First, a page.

First of all , not a native Cincinnati but a transplant from out of state. I travel a lot in my profession, and I find when you ask people what they "know" about Cincinnati, I get one of 3 responses: Baseball, Jerry Springer, or WKRP in Cincinnati.

My point? The city's biggest asset, its architecture and unique neighborhoods are totally unknown nationally. Other cities would die for the architecture found here, a city market like Findlay or the many hills dotted with Victorian Era houses with "Million Dollar Views".

Heritage Tourism is a billion dollar industry and a generator of many service/retail type jobs (which Cincinnati could use with a large under-educated population).

But we do virtually nothing to promote what we have. No major advertising campaigns to try and snare a well educated, well traveled, demographic who goes to places like Charleston, Savannah, San Francisco, to see the architecture and history preserved. Those cities recieve hundreds of millions of dollars in Tourism related monies annually, small businesses thrive and people have jobs. We would actually have property tax base that would help us get out of the deficit spending situation we are in too.

Our city leaders goal seems to be to Bulldoze everything and try to be something else. When we have something unique that could be a real destination and help solve our unemployemnt problem. The amount of construction related jobs created by an effort to restore Cincinnati would be huge to our local economy.

Imagine if the council embarked on a "Restore Cincinnati Plan", Much like Charleston did after Hugo. Devote the federal dollars we get for preservation/restoration, rather than demolition, offered a real incentive program to encourage investment, scrapped the red tape and roadblocks out there that make it easier to restore in Covington or Newport rather than Cincinnati. The follow that up with an agressive marketing and advertising campaign.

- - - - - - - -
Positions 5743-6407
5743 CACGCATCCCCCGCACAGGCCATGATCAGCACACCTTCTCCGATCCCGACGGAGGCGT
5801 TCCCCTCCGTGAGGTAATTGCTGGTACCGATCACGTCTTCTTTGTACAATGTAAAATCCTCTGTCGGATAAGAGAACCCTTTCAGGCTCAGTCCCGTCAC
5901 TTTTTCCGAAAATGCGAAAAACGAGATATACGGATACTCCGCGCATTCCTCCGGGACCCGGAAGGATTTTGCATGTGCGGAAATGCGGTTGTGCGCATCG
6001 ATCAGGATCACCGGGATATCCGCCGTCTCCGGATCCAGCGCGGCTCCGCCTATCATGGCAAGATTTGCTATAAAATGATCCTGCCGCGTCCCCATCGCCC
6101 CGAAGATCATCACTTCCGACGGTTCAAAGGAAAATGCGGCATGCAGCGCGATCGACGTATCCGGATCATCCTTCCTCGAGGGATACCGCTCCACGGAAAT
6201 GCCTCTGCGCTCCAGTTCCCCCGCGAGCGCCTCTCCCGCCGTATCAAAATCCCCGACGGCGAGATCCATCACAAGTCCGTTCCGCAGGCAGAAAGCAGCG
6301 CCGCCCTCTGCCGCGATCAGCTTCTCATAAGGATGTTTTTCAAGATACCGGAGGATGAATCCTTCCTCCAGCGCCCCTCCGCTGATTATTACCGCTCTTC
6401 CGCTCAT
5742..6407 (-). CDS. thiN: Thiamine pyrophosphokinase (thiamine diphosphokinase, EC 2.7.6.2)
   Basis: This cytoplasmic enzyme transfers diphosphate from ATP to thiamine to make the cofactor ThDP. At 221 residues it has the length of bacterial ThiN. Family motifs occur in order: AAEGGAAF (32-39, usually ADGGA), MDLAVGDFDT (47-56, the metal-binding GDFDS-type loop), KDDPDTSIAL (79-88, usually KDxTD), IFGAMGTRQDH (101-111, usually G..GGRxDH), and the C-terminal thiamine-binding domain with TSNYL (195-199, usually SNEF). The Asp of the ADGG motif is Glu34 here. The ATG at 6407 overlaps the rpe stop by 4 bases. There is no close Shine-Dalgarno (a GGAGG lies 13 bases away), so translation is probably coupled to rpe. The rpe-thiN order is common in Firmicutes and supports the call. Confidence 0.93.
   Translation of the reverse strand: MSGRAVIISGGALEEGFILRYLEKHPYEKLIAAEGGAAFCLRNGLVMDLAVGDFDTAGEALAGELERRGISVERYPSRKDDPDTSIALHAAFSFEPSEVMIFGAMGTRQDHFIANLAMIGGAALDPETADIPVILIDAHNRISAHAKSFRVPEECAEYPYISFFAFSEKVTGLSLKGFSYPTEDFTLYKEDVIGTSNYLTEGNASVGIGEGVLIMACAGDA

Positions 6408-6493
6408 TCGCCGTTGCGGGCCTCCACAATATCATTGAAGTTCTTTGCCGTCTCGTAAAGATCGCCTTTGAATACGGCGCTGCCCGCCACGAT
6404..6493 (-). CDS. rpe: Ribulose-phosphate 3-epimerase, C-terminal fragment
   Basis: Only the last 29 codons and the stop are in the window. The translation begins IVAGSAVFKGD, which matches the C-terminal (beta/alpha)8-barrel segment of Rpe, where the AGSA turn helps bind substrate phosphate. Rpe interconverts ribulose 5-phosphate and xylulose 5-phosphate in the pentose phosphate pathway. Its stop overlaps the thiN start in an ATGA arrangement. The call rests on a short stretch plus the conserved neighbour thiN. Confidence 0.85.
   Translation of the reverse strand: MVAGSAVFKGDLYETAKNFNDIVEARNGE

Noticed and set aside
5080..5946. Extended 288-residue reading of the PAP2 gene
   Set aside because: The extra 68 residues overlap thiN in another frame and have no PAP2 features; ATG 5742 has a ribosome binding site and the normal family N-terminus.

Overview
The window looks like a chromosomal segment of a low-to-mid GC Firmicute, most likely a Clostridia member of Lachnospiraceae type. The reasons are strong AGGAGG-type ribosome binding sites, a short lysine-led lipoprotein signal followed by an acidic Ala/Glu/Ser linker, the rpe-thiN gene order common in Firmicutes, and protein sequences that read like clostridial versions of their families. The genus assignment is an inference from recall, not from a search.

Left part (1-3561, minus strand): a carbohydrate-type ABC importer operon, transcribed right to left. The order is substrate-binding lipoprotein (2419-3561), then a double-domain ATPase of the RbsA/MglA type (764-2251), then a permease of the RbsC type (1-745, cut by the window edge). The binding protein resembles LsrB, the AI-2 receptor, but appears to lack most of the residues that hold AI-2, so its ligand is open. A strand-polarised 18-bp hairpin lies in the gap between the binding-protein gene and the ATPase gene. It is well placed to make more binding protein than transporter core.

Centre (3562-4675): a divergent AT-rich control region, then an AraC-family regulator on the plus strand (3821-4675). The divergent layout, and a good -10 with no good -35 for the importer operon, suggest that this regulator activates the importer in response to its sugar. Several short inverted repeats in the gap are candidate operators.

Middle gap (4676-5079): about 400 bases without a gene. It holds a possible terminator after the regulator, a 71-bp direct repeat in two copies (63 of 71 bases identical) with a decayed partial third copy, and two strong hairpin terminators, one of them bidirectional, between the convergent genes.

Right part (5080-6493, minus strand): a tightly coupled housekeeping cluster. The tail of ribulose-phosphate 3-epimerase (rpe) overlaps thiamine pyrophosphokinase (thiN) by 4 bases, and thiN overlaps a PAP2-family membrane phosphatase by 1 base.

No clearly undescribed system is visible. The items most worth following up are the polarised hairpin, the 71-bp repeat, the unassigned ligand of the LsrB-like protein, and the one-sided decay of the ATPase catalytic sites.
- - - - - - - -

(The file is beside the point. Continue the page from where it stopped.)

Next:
Forget us being Portland, Portland would want to be Cincinnati.
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Old 01-14-2013, 08:51 AM
 
800 posts, read 698,336 times
Reputation: 552
There is no support for preserving Cincinnnati because the WWII generation was brainwashed into believing that Cincinnati was "old" and should be bulldozed. The bulldozers were cheered on, they coudln't come fast enough. I still hear old people suggest tearing down the whole city. Old Cincinnatians don't think that the city is special in any way.

Where did this sentiment come from?

It was actually in the schoolbooks. I'm not kidding, I actually found one at a used book store from 1949 which calls for the demolition of all of Cincinnati's old neighborhoods. Some bs about how neighorhoods go through "life cycles". Next to pictures of 19th century rowhouses they have pictures of new single-family homes in Pleasant Ridge with the caption "this is an ideal neighborhood". Keep in mind that by 1950 most of Cincinnati's old neighborhoods were only half as old as they are now, only about 60-70 years old.